This was no wake, this was a celebratory thanksgiving to the Charles Kennedy we knew and loved.  Held, not in Westminster, but in Charles’ own London parish church – the Catholic Cathedral of St George, Southwark.  As one Liberal Democrat peer wisely observed after the service – Charles would have liked that the residents of the Village of Westminster had had to come down to his manor here in Southwark.

So often with memorial services of people whom we have lost untimely there is a sense of what might have been.  Instead this celebration marvelled at just how much Charles had achieved so young, and with apparent effortlessness.  This was a welcome and deserved recollection of the character, the wit, the ascent and triumphs of Charles.

There were elements that were not highlights of the service – but rather illuminations of the brilliance, the reach and nature of Charles himself: Jim Naughtie (BBC World at One and Today) reflected just how special and unique a politician Charles was; Ian Hislop, at the request of the family, read the serious and challenging Death shall have no dominion by Dylan Thomas; and former Intern in Charles’ office, Eleanor Sanderson-Nash held the cathedral spell-bound with her performance of Vissi D’Arte, from Puccini’s Tosca (and evoked a spontaneous round of applause).

Leading politicians from all parties – but largely drawn from the Liberal Democrat family – gathered as a clan to remember, smile and laugh.  But for me the real stand out feature that credits Charles the man, was the sheer number of Liberal Democrat former Westminster parliamentary staff in attendance.  This was not just their affection for him, but the truth that Charles had noticed them in their time at Westminster.  And so today they came in huge numbers to pay their respects.  Prayers from Revd Canon Mark Soady for example – clergyman yes – colleague and friend yes – but longstanding front-line staffer of 4 Cowley Street, well known to Charles, who acknowledged all staff in HQ whenever he was there.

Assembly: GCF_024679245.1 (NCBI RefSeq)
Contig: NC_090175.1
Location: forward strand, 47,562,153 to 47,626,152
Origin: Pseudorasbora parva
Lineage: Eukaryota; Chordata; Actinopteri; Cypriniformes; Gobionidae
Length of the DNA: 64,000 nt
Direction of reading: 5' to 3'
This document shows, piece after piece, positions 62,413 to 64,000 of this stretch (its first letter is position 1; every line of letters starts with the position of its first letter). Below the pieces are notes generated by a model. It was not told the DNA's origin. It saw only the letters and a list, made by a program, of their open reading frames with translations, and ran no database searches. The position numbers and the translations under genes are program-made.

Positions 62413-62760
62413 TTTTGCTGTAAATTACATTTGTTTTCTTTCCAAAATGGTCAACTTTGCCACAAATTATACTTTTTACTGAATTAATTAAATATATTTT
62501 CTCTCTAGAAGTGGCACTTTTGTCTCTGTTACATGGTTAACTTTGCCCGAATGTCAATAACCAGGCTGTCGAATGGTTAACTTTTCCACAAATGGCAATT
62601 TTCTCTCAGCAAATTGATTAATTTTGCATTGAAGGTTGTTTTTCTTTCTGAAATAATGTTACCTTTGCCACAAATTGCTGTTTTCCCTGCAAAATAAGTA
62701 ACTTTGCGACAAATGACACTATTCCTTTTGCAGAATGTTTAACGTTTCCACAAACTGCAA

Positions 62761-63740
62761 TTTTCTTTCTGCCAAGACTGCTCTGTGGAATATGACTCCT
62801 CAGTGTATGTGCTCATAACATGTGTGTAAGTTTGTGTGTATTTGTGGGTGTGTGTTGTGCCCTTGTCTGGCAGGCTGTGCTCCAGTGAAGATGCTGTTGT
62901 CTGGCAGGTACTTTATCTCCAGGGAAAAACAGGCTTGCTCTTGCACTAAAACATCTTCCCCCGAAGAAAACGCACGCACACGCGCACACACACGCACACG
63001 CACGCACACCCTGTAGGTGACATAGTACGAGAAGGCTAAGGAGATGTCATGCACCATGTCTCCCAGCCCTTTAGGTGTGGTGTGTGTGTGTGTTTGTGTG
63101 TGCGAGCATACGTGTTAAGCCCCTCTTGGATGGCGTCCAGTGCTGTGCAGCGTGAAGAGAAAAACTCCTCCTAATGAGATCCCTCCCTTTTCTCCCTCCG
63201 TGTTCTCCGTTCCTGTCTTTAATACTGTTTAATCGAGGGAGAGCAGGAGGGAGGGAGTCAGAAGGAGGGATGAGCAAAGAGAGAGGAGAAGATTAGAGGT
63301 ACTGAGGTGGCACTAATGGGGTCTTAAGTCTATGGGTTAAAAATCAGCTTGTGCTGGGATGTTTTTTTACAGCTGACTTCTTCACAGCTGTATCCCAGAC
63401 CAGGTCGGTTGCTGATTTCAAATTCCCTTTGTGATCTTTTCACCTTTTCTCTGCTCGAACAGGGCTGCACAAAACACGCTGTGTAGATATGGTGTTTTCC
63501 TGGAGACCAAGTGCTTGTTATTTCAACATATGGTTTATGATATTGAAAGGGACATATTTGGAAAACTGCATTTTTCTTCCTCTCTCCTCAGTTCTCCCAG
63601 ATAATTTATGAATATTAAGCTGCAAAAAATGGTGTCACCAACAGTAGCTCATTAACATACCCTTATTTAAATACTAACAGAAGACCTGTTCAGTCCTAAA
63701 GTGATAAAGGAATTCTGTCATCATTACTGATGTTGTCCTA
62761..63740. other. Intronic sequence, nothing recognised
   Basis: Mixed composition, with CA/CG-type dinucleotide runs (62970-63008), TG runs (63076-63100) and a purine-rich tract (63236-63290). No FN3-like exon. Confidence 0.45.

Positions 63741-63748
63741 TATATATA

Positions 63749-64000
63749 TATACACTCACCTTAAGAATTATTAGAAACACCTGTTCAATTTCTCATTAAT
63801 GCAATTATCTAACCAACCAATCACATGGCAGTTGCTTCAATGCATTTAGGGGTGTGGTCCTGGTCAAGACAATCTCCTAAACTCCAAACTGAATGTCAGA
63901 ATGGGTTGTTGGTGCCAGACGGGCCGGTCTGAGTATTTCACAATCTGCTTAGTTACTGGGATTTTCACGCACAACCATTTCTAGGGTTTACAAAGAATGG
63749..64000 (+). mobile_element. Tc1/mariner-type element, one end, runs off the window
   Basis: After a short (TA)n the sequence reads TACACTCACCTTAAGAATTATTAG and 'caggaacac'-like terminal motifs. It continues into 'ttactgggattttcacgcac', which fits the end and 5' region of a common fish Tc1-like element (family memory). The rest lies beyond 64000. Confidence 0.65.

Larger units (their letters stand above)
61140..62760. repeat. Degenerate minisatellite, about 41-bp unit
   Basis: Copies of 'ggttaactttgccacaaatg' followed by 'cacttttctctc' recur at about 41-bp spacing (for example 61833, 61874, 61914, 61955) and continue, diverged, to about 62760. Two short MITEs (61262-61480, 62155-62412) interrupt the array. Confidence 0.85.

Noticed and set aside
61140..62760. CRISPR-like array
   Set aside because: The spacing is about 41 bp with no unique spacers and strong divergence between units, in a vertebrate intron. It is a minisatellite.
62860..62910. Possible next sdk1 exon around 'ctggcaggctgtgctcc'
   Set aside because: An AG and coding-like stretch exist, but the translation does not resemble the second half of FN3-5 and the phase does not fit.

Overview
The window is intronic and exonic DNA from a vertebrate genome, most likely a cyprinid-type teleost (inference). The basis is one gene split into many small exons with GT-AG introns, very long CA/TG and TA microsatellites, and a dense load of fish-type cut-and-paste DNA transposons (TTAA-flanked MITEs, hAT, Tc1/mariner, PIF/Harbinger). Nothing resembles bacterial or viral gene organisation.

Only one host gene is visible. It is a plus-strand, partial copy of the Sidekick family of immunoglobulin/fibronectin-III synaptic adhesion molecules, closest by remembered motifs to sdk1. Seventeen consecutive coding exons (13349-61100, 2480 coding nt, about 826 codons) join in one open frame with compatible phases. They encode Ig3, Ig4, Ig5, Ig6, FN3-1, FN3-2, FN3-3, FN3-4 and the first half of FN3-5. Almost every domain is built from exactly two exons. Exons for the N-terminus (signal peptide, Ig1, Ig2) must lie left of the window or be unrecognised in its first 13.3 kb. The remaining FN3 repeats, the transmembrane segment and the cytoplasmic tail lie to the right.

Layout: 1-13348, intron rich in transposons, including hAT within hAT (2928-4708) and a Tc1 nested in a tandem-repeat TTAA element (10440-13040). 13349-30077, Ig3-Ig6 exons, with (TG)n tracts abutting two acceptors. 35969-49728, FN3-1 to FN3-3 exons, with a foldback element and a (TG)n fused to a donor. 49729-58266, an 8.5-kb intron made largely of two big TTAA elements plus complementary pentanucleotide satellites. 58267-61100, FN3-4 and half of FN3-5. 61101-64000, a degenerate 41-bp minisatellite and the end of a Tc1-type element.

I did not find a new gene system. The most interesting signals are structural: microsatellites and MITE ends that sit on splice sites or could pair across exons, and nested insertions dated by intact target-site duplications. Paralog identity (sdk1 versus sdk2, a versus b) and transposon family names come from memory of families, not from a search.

James Gurling (mate, buddy, confidant and Brother-in-law) drew out Charles’ love of music – music on in different rooms at the same time throughout his house.  The musical inspiration that were his parents Ian and Mary.  His obsessive loyalty to the brilliance of David Bowie and his humble excitement when he met his hero.  But this was no unknown backstory – rather James spelt out Charles’s understanding of music, of expression and creativity, of the industry and the under-rated importance of the Department of Culture Media and Sport (DCMS).  Charles’ understanding of something that mattered to people, people outside the Westminster village.

As the clergy, friends, family, politicians and colleagues spilled out onto the pavement led by the wonderfully lovely and charming look-alike Donald Kennedy (just 10 years of age), the chatter was affectionate and laugh laden – as Charles would have wanted.

As I left I clutched my Order of Service – appreciating the high quality of the design.  But crucially Liberal Democrats campaigners up and down the country will be excited by the layout by Sabrina Russo – she tells me that the heading typeface was ITC Blair.  Charles, noted for his decency would have chuckled at the font name: Blair Medium.  A pretty accurate verdict I reckon on one the most disappointing Prime Ministers, from one of the most generous Party Leaders.

So if you do anything tonight and want to thank Charlie Kennedy, pay tribute to him, remember the good times perhaps pour a drink and think of the lyric “Ain’t there one damn song that can make me break down and cry?”.  Yes, tonight is a night to play David Bowie loud and clear: Young Americans – “the best drum introduction you could ever wish for” (Charles Kennedy, Desert Island Discs, 31st October 2003) – a pretty good last line for any memorial service.

Charles Kennedy’s London Memorial Service to celebrate the life of Charles Kennedy was held at St George’s Catherdral. Southwark, Tuesday 3rd November 2015.